Third World Network http://www.twnside.org.sg/title/sap-ch.htm
Paper on Economic recession, structural adjustment and health
Reports and studies from a number of sources including government health ministries, UNICEF, non-government agencies and even sections of the World Bank, point to significant welfare reversals over the past decade in many countries implementing structural adjustment programmes (SAPs). These reports are contradicted by the World Bank's 1993 World Development Report which maintains that adjusting is more beneficial to health and welfare than non-adjustment, and that any negative impact is limited and temporary. The following statement from the International People's Health Council (IPHC) and the Third World Network outlines the process whereby SAPs are likely to affect health, summarises the empirical evidence for such effects, draws conclusions about the impact of SAPs on health and makes recommendations regarding their future application.

 

SAPRIN www.igc.apc.org/dgap/saprin/index.html
Structural Adjustment Participatory Review International Network
Standing up to structural adjustment

 

World Development Movement "Barrier to pro-poor policies" (26th June 2000)
Full report available at http://www.wdm.org.uk/presrel/current/PRSPcritique.htm 

The International Monetary Fund's (IMF) new Poverty Reduction Strategies are acting as barriers to policies benefiting the world's poorest people. The report, written for WDM by Ghanaian economist, Charles Abugre, comes as governments meet in Geneva for the UN Social Summit+5. Five years ago in Copenhagen, the first UN Social Summit recognised the harmful effects of IMF Structural Adjustment Programmes (SAPs) and called for reforms to ensure that poverty reduction, not blind economic growth, was placed at the centre of IMF policies. "Still SAPping the Poor: A Critique of IMF Poverty Reduction Strategies" examines the IMF's successor to SAPs, the Poverty Reduction Strategy Papers. It looks at the IMF's claims that PRSPs (which are a condition of debt relief) have poverty reduction at their core and are written by governments in consultation with their population. It finds both claims to be false and concludes that PRSPs are a significant "barrier to pro-poor policies". 

 

 

Women

CSD NGO Women's Caucus Effects of Structural Adjustment on Women and the Poor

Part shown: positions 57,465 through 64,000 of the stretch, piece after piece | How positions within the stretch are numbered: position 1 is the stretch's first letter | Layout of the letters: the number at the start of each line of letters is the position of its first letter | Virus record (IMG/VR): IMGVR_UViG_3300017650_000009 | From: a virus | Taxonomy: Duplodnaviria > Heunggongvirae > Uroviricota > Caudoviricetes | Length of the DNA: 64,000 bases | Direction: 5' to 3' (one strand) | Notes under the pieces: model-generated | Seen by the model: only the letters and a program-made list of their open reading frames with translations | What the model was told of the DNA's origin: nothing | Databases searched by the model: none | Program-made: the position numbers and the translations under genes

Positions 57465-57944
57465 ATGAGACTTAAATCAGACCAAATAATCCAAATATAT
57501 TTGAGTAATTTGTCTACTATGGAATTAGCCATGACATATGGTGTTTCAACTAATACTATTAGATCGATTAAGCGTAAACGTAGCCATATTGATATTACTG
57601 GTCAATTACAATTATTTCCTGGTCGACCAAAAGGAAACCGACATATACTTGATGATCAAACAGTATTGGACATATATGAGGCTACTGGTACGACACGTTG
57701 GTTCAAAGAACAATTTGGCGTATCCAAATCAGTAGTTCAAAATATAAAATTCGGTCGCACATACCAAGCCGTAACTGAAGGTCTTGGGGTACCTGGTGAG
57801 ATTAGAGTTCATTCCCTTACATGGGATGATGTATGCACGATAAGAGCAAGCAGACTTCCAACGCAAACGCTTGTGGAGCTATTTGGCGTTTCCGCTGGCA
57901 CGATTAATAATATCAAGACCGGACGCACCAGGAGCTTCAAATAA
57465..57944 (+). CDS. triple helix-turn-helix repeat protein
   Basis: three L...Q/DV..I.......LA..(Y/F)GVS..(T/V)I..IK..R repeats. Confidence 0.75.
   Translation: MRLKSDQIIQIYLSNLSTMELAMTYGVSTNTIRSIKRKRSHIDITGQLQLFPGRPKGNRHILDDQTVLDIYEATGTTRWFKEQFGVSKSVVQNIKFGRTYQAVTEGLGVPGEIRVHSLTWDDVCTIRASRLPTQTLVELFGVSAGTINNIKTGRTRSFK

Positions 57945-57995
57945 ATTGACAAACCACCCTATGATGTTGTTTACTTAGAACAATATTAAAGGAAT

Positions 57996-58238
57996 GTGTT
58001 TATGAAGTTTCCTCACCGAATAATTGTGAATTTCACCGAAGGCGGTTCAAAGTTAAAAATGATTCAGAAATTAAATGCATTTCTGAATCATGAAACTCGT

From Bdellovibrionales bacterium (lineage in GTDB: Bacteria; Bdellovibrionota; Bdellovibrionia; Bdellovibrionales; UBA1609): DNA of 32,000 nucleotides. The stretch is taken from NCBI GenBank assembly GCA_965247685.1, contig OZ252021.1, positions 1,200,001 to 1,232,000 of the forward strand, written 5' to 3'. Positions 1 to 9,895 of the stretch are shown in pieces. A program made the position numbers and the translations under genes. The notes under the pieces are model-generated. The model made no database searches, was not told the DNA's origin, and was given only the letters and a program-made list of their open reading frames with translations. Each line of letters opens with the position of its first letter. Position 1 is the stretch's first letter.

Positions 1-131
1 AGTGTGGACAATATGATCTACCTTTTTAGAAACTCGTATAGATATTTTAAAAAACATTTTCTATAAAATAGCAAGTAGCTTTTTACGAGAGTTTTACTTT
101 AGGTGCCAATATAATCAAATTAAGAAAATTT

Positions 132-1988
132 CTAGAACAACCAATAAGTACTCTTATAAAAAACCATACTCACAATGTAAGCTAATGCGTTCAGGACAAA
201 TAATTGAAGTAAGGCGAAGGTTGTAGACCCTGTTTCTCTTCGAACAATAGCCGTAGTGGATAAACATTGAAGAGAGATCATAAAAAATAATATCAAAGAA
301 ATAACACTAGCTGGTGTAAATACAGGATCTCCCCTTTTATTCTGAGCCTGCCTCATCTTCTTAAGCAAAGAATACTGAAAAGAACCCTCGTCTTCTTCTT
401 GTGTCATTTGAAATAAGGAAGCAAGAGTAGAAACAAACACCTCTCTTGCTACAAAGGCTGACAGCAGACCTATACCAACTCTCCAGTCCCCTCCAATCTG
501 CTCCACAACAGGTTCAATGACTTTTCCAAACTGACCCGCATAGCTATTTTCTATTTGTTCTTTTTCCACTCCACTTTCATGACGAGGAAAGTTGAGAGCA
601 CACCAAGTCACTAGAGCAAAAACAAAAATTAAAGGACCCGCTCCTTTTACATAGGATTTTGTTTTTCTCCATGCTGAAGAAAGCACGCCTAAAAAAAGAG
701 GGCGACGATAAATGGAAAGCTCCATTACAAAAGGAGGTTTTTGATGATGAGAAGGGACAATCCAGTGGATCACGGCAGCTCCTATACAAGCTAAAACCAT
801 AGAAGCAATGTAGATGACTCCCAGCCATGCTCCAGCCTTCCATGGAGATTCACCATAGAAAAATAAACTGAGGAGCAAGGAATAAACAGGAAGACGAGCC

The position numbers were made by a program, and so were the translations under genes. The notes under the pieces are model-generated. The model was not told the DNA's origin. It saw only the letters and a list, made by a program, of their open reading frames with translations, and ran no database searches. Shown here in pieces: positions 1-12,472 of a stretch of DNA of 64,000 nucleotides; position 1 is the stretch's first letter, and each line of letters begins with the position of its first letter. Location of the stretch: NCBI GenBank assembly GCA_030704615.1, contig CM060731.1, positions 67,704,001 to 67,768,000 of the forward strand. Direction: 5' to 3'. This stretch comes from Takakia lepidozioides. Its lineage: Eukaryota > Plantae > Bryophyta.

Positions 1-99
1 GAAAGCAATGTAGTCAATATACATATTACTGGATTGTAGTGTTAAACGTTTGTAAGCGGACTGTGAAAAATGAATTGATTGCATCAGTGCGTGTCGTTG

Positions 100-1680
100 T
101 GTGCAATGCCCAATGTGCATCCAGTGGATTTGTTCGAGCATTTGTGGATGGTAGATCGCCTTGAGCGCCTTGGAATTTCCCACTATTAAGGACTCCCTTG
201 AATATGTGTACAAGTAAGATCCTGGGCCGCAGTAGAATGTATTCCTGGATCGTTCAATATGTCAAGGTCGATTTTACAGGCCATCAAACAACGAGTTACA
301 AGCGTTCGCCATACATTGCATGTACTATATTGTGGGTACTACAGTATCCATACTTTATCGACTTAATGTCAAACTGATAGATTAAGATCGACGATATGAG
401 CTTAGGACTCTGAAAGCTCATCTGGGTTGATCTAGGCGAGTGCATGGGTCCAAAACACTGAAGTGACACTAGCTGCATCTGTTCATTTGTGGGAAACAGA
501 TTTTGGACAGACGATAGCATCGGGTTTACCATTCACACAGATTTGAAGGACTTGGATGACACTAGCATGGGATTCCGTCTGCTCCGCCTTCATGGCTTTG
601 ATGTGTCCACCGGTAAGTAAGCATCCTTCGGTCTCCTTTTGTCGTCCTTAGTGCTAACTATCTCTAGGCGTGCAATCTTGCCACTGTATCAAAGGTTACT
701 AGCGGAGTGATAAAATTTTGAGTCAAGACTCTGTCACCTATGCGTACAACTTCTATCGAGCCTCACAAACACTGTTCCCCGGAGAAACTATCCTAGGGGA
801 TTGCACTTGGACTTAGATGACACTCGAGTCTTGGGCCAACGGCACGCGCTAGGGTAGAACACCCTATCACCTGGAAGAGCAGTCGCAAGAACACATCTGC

Position Papers: Finance & Trade

 

 

Youth

 

Indigenous Peoples

 

Religious Communities

 

Business & Industry

 

Trade Unions

 

Research, Education

 

Governments

 

Local Authorities

 

 

Descriptions have been taken and adapted from the web-sites linked to.

 

 

Commitment 8: Structural Adjustment Programmes

We commit ourselves to ensuring that when structural adjustment programmes are agreed to they include social development goals, in particular eradicating poverty, promoting full and productive employment, and enhancing social integration.

To this end, at the national level, we will:

(a) Promote basic social programmes and expenditures, in particular those affecting the poor and the vulnerable segments of society, and protect them from budget reductions, while increasing the quality and effectiveness of social expenditures;

(b) Review the impact of structural adjustment programmes on social development, including, where appropriate, by means of gender-sensitive social impact assessments and other relevant methods, in order to develop policies to reduce their negative effects and improve their positive impact; the cooperation of international financial institutions in the review could be requested by interested countries;

(c) Promote, in the countries with economies in transition, an integrated approach to the transformation process, addressing the social consequences of reforms and human resource development needs;

(d) Reinforce the social development components of all adjustment policies and programmes, including those resulting from the globalization of markets and rapid technological change, by designing policies to promote more equitable and enhanced access to income and resources;

(e) Ensure that women do not bear a disproportionate burden of the transitional costs of such processes.

At the international level, we will:

(f) Work to ensure that multilateral development banks and other donors complement adjustment lending with enhanced targeted social development investment lending;

(g) Strive to ensure that structural adjustment programmes respond to the economic and social conditions, concerns and needs of each country;

(h) Enlist the support and cooperation of regional and international organizations and the United Nations system, in particular the Bretton Woods institutions, in the design, social management and assessment of structural adjustment policies, and in implementing social development goals and integrating them into their policies, programmes and operations.